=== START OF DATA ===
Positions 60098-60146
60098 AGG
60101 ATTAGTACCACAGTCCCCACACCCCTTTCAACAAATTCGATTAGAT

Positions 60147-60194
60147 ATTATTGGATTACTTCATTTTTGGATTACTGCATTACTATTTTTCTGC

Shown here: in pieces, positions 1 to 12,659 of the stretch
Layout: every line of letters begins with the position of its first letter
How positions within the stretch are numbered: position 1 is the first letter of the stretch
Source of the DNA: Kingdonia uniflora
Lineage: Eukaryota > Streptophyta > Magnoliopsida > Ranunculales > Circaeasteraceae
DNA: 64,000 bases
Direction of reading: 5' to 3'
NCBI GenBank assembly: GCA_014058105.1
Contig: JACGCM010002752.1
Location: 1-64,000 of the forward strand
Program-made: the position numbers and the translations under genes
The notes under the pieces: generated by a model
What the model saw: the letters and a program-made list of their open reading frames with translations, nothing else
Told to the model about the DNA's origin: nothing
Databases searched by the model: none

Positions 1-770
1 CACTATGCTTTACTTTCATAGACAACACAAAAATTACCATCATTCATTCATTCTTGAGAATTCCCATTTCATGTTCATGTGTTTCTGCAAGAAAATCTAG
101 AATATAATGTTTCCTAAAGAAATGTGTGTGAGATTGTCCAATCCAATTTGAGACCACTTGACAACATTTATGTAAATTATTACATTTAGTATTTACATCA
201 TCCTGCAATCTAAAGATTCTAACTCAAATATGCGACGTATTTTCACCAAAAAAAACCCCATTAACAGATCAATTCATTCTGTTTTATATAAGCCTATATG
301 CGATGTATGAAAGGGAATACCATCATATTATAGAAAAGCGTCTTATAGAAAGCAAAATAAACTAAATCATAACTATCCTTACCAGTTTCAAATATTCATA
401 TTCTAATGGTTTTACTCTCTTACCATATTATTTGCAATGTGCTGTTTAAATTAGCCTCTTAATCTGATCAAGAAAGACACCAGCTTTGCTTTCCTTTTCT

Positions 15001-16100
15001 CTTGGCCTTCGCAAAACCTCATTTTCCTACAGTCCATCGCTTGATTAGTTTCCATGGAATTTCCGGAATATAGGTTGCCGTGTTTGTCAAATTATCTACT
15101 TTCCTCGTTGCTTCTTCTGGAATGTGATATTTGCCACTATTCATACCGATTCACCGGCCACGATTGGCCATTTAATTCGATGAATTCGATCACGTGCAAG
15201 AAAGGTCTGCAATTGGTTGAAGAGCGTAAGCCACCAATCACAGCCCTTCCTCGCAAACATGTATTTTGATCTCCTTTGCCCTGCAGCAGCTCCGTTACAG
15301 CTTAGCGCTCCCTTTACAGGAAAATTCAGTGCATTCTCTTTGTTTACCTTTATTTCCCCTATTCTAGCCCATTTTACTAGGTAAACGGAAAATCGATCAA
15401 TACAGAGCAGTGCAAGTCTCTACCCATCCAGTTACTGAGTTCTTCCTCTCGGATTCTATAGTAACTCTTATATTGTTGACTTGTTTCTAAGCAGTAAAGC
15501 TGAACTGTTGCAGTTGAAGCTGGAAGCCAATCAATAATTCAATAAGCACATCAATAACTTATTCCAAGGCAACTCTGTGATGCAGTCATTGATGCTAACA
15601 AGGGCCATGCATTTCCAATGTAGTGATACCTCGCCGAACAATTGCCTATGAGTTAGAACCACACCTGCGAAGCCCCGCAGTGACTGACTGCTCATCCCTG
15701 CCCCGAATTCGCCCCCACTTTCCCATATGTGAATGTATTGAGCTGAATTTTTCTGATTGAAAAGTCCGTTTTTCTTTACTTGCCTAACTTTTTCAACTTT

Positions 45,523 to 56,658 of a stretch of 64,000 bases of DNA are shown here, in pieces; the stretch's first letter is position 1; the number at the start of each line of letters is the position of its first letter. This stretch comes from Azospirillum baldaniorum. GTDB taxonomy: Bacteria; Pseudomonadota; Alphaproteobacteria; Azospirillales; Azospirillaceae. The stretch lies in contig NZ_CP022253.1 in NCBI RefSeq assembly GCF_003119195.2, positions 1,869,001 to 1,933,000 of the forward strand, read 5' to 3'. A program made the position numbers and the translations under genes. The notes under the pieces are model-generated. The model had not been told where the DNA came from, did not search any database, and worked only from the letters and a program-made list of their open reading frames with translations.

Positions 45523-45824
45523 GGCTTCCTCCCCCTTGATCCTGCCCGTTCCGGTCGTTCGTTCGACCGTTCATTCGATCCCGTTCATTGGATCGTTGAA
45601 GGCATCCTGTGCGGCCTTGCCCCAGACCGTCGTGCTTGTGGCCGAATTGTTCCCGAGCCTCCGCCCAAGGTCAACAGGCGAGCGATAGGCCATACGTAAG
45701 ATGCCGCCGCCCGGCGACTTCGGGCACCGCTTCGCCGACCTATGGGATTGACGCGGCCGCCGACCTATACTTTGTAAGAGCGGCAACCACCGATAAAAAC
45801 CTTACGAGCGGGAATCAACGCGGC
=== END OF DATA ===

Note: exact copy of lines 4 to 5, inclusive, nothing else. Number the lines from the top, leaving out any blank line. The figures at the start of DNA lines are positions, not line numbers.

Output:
Positions 60147-60194
60147 ATTATTGGATTACTTCATTTTTGGATTACTGCATTACTATTTTTCTGC